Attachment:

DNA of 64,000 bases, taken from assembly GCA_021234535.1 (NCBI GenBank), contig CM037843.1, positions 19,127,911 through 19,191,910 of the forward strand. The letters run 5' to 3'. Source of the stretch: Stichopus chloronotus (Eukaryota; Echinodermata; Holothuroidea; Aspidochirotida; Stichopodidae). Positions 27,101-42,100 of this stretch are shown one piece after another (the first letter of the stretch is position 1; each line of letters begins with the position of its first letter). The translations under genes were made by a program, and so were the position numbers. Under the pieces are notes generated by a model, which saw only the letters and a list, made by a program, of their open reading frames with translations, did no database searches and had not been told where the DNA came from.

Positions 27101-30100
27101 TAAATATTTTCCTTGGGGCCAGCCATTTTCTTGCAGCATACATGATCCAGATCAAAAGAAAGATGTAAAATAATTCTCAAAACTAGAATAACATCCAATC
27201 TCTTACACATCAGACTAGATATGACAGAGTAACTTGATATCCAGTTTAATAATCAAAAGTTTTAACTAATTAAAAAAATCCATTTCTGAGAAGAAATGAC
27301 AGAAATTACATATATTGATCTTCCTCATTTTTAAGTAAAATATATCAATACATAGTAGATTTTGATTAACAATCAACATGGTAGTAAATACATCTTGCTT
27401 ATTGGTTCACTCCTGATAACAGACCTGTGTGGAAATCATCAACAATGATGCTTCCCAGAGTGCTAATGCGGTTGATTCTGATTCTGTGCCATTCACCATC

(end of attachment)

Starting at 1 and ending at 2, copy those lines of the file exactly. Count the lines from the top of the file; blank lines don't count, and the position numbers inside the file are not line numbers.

DNA of 64,000 bases, taken from assembly GCA_021234535.1 (NCBI GenBank), contig CM037843.1, positions 19,127,911 through 19,191,910 of the forward strand. The letters run 5' to 3'. Source of the stretch: Stichopus chloronotus (Eukaryota; Echinodermata; Holothuroidea; Aspidochirotida; Stichopodidae). Positions 27,101-42,100 of this stretch are shown one piece after another (the first letter of the stretch is position 1; each line of letters begins with the position of its first letter). The translations under genes were made by a program, and so were the position numbers. Under the pieces are notes generated by a model, which saw only the letters and a list, made by a program, of their open reading frames with translations, did no database searches and had not been told where the DNA came from.

Positions 27101-30100